Morphology for swine

Today’s Pearls Before Swine:

Pig indulges in resurrecting “lost positives” (ruth from ruthless, gruntled from disgruntled) — there’s a site on which people nominate lost positives, often quite fancifully — but gets the morphological structure of ruthless wrong.

On the derivational suffix -less, from Michael Quinion’s affixes site:

Words in -less are nearly all adjectives. The great majority come from nouns and have the sense of lacking or being without that thing or quality: bottomless, childless, defenceless, lawless, pointless, spineless, strapless, toothless.

… The suffix is freely used to create new adjectives at need, to the extent that only a proportion of them can be recorded in dictionaries. Many are invented to fill a momentary need: girlfriendless, handbrakeless, monarchless, passwordless, sidewalkless.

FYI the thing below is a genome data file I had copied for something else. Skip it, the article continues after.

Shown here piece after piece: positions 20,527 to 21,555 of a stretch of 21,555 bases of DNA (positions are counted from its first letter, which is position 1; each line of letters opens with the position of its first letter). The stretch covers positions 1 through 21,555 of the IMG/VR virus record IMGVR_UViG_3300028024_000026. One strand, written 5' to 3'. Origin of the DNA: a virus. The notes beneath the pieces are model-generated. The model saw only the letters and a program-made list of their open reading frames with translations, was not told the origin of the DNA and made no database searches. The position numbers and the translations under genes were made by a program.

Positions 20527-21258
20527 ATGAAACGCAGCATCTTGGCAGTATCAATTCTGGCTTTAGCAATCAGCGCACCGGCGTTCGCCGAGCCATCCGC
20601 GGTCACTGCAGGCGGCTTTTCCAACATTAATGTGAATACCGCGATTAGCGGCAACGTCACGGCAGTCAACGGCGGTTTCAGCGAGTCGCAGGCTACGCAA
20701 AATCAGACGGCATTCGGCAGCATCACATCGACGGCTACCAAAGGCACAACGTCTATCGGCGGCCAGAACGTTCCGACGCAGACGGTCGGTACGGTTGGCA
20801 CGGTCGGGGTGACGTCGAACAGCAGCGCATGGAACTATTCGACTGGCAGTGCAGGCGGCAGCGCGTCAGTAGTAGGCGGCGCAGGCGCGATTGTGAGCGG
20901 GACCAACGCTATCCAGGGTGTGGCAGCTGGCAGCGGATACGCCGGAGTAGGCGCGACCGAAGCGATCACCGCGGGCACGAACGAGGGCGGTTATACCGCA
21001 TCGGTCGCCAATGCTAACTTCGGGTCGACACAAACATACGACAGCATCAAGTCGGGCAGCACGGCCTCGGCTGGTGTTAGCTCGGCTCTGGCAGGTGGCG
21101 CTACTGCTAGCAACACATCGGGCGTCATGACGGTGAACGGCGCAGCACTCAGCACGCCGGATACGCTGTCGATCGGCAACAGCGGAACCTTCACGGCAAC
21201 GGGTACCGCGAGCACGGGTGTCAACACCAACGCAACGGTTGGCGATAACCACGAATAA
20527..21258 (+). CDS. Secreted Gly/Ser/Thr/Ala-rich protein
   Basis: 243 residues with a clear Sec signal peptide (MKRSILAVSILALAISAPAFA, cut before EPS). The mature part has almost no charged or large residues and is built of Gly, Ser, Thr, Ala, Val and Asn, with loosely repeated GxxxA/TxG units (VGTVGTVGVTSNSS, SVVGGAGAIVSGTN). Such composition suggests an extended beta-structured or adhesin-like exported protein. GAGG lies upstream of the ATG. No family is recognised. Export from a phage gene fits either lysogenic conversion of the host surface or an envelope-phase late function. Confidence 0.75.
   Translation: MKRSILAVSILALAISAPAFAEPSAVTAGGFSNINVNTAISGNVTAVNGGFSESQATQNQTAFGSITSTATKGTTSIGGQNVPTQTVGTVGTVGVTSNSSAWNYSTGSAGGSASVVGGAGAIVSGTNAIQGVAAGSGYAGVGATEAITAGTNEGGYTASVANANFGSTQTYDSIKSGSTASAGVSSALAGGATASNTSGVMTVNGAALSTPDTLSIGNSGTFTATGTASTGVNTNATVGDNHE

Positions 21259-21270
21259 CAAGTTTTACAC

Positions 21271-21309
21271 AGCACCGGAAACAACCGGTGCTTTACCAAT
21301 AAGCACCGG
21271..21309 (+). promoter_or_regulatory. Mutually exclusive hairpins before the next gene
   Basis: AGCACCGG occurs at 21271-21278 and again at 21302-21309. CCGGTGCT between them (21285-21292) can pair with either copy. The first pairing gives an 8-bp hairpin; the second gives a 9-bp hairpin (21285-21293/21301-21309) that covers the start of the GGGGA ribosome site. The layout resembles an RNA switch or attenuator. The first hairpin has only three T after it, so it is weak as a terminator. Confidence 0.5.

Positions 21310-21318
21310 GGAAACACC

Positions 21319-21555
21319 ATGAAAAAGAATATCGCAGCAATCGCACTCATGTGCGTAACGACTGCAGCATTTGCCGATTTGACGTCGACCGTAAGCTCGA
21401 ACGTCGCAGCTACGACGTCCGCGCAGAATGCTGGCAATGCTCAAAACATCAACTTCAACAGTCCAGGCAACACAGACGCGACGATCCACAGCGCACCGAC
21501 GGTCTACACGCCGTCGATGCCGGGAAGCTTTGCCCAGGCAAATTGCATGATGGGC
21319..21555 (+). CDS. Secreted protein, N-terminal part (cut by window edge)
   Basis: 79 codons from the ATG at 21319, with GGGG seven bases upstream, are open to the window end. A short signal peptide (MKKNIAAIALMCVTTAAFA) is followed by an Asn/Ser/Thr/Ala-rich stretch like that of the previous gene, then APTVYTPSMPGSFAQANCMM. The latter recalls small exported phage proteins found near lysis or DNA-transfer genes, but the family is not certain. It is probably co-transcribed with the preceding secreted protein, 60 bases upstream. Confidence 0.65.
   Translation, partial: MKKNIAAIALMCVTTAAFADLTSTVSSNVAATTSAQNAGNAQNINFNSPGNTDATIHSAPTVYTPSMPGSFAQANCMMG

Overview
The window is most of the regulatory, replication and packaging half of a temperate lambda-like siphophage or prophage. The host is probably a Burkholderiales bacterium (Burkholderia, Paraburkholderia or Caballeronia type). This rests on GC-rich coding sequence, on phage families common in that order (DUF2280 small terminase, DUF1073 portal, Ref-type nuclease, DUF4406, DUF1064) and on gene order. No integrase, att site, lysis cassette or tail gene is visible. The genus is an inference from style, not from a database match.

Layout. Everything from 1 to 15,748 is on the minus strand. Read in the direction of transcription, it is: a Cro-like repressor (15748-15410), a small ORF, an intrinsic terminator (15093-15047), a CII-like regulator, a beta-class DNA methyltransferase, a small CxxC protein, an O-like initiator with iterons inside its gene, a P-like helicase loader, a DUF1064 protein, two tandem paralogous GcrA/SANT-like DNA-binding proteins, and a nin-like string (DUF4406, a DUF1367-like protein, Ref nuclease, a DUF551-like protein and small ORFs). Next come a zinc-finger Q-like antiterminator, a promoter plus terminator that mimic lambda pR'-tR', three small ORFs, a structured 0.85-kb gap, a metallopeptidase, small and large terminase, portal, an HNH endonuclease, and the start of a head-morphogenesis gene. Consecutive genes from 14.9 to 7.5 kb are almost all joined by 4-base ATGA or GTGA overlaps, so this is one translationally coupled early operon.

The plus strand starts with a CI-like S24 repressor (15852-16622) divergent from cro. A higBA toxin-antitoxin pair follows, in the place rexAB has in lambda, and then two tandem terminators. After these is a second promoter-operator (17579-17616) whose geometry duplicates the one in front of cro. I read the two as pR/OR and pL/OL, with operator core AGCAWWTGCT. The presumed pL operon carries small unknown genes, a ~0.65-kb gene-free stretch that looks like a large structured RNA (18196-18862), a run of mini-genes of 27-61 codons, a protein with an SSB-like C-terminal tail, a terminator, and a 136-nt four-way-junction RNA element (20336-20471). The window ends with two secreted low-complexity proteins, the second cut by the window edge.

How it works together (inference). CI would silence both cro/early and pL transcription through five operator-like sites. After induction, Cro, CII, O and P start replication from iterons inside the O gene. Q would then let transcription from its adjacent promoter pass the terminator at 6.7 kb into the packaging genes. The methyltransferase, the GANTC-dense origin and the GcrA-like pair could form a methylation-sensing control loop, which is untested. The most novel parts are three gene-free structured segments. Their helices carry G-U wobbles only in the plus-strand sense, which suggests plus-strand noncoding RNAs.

(And in linguistics, r-less ‘non-rhotic’, versus r-ful ‘rhotic’ (of dialects or speakers).)

Pig is treating ruthless as based on an adjective ruth, but we should be looking for a noun ruth (so, not “We’re pretty ruth”, but “We have pretty much ruth”). And that in fact is the history. From NOAD2: ruthless ‘having or showing no pity or compassion for others’ is based on:

ruth   noun archaic   a feeling of pity, distress, or grief.

ORIGIN Middle English: from the verb rue [‘bitterly regret’], probably influenced by Old Norse hrygth.

 

3 Responses to “Morphology for swine”

  1. arnold zwicky Says:

    From Robert Coren in Facebook:

    I would have used “ruthful”

    .
    Excellent choice.

  2. Ellen K. Says:

    “pretty much ruth”? Is that grammatical? It isn’t for me. “Much” would be okay (for nouns describing qualities), but “pretty much” just doesn’t work. “Pretty much” has to modify a verb, and has to go before it, leaving me expecting a verb in -ed form (or equivalent).

  3. Bob Richmond Says:

    “Look homeward Angel now, and melt with ruth:
    And, O ye Dolphins, waft the hapless youth.”

    From John Milton’s “Lycidas”, famously quoted by Thomas Wolfe.

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